Purpose-built Systems

Vol. 4 No. 3 – April 2006

Purpose-built Systems

Java in a Teacup:
Programming Bluetooth-enabled devices using J2ME

Few technology sectors evolve as fast as the wireless industry. As the market and devices mature, the need (and potential) for mobile applications grows. More and more mobile devices are delivered with the Java platform installed, enabling a large base of Java programmers to try their hand at embedded programming. Unfortunately, not all Java mobile devices are created equal, presenting many challenges to the new J2ME (Java 2 Platform, Micro Edition) programmer. Using a sample game application, this article illustrates some of the challenges associated with J2ME and Bluetooth programming.

by Stephen Johnson

The challenges of delivering a reliable, easy-to-use DVR service to the masses

One of the greatest challenges of designing a computer system is in making sure the system itself is "invisible" to the user. The system should simply be a conduit to the desired result. There are many examples of such purpose-built systems, ranging from modern automobiles to mobile phones.

by Jim Barton

Kode Vicious Bugs Out:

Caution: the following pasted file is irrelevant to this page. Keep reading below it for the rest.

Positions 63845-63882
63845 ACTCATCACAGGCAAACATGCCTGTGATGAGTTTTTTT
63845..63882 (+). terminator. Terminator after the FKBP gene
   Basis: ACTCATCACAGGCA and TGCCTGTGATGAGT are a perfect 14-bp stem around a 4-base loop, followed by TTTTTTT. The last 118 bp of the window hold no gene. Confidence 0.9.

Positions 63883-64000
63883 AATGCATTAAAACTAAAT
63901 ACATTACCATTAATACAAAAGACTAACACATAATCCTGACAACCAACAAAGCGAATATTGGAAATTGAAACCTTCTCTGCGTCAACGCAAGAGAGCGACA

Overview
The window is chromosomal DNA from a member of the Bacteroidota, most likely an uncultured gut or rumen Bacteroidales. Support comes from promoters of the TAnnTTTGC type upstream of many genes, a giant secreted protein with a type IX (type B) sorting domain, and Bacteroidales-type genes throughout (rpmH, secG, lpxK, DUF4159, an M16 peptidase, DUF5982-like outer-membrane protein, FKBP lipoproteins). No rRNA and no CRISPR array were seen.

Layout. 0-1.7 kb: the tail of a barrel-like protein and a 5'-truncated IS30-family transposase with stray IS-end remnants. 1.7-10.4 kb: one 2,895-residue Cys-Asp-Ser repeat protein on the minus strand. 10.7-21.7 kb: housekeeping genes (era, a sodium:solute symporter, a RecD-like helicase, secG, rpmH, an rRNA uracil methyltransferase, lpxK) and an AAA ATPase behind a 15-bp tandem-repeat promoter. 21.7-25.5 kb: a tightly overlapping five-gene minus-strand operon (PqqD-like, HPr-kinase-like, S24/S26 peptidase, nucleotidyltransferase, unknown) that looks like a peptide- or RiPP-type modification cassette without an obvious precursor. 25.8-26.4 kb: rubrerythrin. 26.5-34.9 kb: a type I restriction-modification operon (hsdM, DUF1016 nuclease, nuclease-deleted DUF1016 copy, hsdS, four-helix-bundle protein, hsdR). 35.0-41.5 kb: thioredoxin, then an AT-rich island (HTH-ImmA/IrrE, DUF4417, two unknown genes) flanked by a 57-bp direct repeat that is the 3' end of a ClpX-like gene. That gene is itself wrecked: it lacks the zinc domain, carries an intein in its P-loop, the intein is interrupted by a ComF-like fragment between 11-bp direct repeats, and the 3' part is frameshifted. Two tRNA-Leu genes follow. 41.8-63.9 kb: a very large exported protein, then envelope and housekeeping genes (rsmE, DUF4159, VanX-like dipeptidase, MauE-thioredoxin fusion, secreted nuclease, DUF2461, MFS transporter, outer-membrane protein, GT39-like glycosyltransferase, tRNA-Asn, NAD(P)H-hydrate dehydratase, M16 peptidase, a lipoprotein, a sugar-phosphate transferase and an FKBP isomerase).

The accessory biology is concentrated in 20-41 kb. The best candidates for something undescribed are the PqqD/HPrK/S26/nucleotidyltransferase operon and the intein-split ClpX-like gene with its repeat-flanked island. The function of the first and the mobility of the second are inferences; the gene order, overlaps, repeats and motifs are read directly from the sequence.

What do you do when tools fail?

This month Kode Vicious serves up a mixed bag, including tackling the uncertainties of heisenbugs -- a nasty type of bug that’s been known to drive coders certifiably insane. He also gives us his list of must-reads. Are any of your favorites on the list? Read on to find out!

by George Neville-Neil

The (not so) Hidden Computer:
The growing complexity of purpose-built systems is making it difficult to conceal the computers within.

Ubiquitous computing may not have arrived yet, but ubiquitous computers certainly have. The sustained improvements wrought by the fulfillment of Moore’s law have led to the use of microprocessors in a vast array of consumer products. A typical car contains 50 to 100 processors. Your microwave has one or maybe more. They’re in your TV, your phone, your refrigerator, your kids’ toys, and in some cases, your toothbrush.

by Terry Coatta

Evolution or Revolution?:
Where is the High in High Tech?

We work in an industry that prides itself on "changing the world," one that chants a constant mantra of innovation and where new products could aptly be described as "this year’s breakthrough of the century." While there are some genuine revolutions in the technology industry, including cellphones, GPS (global positioning system), quantum computing, encryption, and global access to content, the vast majority of new product introductions are evolutionary, not revolutionary. Real technical breakthroughs are few and far between. Most new products are just a recycling of an earlier idea.

by Mache Creeger

A Conversation with Chuck McManis:
Developing systems with a purpose: do one thing, and do it well.

When thinking about purpose-built systems, it’s easy to focus on the high-visibility consumer products: the iPods, the TiVos. Lying in the shadows of the corporate data center, however, are a number of less-glamorous devices built primarily to do one specific thing: and do it well and reliably.